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Eyes of My Mother (AFI FEST 2016), The

Magnolia Home Entertainment // R // November 18, 2016
List Price: Unknown [Buy now and save at Fandango]

Review by Jeff Nelson | posted November 16, 2016 | E-mail the Author

The horror genre typically goes through a series of highs and lows that continues to adjust expectations. Many casual moviegoers simply assume that they're all either slasher flicks or entirely consumed with jump scares, while underestimating the power of those seeking to have a more psychological impact. This year has been quite impressive for a wide variety of horror films with budgets large and small. Writer/director Nicolas Pesce's The Eyes of My Mother made some noise at the Sundance Film Festival as being included on such a list of titles. While it's certainly never dull, it didn't quite impact me as it did those earlier in the festival circuit.

A young Francisca (Kika Magalhaes) lives a fairly ordinary life with her parents in the country. When her mother (Diana Agostini) is brutally murdered by an intruder, she grows up consumed by her deepest and darkest desires. Francisca's loneliness haunts her more each day, as she begins to seek a way to fill the void in the most sinister ways possible.

The narrative is told in three parts, titled "Mother," "Father," and "Family," respectively. Each individual entry is meant to display Francisca's descent into madness. However, the core of the film is the deep mother, daughter connection. She deeply admired her, which is why losing her was so difficult. In the years to follow, she even seeks her mother's approval from the afterlife. Even so, Francisca bottles up her emotions, as she is forced to grow up much faster due to her father's inability to take the role of a parent after his wife's murder. This is ultimately a horror film about the goal of making a parent proud, which is clearly evident over the three chapters that are all titled after family. The Eyes of My Mother touches upon some interesting dramatic points, although most of them don't lead anywhere meaningful.

Pesce never has the intention of physically scaring audiences with this horror drama, but rather to instill an unnerving sense of fear. It's even written in a way that causes it to feel like a nightmare that has somehow become reality. Francisca suffers from years of loneliness, with her victims becoming her only ‘friends' to speak with. It all returns to her mother's murder, which she now takes out on the world. Peace successfully establishes the world that Francisca lives in by placing the viewer in her mind, although the film still wants us to feel sympathy for some of her victims. However, since these segments are often skipped over, the audience doesn't experience the total picture of fear in a way that could have established a greater sense of tension. For a film with a short 76-minute running time, The Eyes of My Mother establishes its point quite well, but it could have slightly expanded its running time to make this claustrophobic focus a bit more compelling.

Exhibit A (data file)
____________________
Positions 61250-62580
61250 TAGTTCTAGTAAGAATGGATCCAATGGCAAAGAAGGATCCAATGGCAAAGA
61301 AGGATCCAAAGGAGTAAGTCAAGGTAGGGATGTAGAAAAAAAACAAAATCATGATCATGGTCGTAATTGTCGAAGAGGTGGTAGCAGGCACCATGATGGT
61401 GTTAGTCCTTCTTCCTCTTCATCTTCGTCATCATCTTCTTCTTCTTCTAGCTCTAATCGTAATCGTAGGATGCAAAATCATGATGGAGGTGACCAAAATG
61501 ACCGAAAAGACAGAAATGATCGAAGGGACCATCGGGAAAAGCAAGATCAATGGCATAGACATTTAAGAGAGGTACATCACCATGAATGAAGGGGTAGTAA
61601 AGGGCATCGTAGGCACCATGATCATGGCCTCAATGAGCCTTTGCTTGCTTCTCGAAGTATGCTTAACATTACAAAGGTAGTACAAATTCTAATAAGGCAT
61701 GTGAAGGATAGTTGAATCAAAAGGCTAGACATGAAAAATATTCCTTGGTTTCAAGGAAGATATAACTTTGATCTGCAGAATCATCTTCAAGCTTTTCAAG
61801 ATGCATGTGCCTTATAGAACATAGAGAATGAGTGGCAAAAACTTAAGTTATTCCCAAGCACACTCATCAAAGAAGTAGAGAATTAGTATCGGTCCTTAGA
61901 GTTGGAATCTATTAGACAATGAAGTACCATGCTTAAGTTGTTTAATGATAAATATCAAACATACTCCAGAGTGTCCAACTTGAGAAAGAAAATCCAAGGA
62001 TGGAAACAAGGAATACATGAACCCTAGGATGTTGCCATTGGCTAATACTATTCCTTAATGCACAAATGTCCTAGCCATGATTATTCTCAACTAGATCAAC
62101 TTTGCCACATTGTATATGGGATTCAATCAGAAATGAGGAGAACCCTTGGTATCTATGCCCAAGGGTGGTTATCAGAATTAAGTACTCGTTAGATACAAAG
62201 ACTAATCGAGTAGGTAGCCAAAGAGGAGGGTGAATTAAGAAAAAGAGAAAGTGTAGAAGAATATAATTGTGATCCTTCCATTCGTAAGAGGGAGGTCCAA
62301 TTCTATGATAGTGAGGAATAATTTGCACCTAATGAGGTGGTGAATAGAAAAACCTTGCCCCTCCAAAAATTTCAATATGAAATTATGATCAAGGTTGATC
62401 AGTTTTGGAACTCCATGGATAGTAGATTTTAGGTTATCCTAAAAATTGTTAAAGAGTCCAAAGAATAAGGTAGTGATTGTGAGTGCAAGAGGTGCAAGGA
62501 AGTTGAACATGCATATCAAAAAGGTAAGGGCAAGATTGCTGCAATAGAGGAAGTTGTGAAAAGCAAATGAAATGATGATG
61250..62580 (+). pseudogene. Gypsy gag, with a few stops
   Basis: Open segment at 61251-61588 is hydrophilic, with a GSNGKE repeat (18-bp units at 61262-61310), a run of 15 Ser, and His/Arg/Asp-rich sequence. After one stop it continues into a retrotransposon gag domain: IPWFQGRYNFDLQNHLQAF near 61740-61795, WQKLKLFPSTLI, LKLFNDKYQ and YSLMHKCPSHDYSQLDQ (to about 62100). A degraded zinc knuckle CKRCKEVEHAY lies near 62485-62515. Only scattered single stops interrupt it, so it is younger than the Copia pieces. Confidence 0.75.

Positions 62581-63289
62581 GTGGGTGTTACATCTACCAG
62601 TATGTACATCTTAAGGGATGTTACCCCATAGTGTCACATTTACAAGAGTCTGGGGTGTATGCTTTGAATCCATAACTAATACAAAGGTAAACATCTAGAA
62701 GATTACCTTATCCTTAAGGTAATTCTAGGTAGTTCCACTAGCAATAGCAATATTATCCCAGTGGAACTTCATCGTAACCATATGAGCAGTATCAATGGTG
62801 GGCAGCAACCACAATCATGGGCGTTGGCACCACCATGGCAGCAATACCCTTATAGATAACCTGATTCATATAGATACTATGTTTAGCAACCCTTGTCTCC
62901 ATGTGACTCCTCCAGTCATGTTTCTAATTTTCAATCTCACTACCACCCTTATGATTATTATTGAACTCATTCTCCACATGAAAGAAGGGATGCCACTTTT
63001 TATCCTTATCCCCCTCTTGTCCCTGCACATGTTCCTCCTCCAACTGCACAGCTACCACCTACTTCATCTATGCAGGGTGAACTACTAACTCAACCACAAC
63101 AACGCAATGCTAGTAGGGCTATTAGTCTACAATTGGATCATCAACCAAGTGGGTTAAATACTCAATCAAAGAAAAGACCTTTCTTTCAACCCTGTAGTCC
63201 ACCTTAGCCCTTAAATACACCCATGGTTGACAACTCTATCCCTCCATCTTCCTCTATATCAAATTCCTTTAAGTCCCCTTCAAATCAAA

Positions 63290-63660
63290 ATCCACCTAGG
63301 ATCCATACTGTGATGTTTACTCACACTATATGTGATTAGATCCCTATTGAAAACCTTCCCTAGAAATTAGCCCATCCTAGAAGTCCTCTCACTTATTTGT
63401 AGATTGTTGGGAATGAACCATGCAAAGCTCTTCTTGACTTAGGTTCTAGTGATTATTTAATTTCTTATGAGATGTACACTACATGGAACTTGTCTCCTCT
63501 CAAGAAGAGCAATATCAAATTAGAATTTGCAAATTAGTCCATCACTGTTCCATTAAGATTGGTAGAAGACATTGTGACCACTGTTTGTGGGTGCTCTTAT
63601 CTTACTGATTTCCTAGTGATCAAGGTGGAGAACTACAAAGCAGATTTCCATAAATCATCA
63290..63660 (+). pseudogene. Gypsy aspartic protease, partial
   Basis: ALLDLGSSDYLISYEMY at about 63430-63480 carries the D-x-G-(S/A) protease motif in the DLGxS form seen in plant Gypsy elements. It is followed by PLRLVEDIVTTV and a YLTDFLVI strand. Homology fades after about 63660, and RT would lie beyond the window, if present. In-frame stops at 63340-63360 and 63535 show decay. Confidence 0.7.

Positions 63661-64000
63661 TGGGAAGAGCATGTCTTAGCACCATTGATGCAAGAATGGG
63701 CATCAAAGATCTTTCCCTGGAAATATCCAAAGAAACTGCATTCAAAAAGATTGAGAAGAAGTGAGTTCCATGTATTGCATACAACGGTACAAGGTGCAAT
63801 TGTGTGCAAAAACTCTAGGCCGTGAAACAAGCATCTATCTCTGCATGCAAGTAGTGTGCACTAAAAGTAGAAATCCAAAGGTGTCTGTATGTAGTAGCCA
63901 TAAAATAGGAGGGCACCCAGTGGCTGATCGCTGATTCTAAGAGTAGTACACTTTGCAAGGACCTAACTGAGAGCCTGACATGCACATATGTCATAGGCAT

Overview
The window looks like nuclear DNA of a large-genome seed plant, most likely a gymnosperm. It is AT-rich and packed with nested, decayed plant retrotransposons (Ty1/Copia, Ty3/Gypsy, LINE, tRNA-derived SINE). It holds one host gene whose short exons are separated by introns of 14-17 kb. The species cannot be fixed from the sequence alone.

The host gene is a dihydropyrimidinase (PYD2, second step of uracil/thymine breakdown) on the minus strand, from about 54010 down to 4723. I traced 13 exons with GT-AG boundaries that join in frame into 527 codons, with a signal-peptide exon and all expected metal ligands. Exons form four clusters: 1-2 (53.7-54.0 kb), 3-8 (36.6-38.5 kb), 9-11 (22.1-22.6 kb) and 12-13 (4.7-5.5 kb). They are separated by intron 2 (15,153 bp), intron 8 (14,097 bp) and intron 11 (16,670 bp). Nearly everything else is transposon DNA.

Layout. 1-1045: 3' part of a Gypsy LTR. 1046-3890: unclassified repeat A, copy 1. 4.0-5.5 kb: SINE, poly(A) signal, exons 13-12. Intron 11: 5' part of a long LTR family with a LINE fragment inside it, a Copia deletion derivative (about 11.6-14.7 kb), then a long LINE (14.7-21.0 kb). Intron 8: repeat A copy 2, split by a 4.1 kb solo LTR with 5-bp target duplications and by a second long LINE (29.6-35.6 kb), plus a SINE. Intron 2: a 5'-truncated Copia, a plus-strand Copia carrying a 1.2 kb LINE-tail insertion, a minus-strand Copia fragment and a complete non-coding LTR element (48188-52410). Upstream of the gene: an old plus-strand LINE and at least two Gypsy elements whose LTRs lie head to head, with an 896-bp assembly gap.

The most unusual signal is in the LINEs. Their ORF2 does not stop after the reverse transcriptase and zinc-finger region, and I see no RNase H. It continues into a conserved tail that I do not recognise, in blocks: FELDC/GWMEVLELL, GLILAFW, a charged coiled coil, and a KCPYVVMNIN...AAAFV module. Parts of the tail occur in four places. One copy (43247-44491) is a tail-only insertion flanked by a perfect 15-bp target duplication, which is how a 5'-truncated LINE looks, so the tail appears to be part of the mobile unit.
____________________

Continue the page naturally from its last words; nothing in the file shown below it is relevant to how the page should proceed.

While there are some interesting script mechanics in use here, the third act is riddled with horror clichés that don't have any place here. For a film that seeks to break the rules through its first two acts, Pesce's choice to play on predictable grounds is quite odd. The Eyes of My Mother ends rather abruptly, but it's clear what will happen next. By the time the credits started rolling, the experience felt a bit too cold to the touch. The time jumps feel too large and frequent, which eliminates much of the picture's tone in the conclusion. Pesce banks on hints of drama and fear that are completely unearned, which causes the overall movie to feel a bit undercooked. It should be served as a compliment to want a film to be a bit longer, but it's extremely frustrating when we're delivered with something that feels too thin.

The performances are fine all around, but it's the direction that has caught attention on the film festival circuit. Presented entirely in black and white, the film tries to utilize shadows in every scene possible. The most powerful shots can be found in the barn, where Francisca keeps her victims. Slits of light pour in through the wood that cross the victims' faces, which certainly adds a level of intensity to these sequences. Pesce's use of long shots place an emphasis on the narrative's theme of loneliness, which establishes an atmosphere that entirely supports the screenplay. This may be his first film, but it will be intriguing to see how he grows as an artist in future projects.

Unlike most genre films on the market, this picture wants you to feel like you're stuck in a terrible nightmare. It doesn't want to make you jump or make you wince at its violence, but would rather unnerve you to the core. This tight film ultimately achieves what it set out to do, although expanding upon its themes and dramatic elements would have made for a more powerful feature. Even so, audiences are guaranteed to feel like they're watching something they shouldn't, which is a compliment. You certainly won't feel good walking out of this one. The Eyes of My Mother is deeply unnerving, but it feels a bit too thin. Rent it.

The Eyes of My Mother will be playing at AFI FEST 2016 presented by Audi on November 15th and November 16th.



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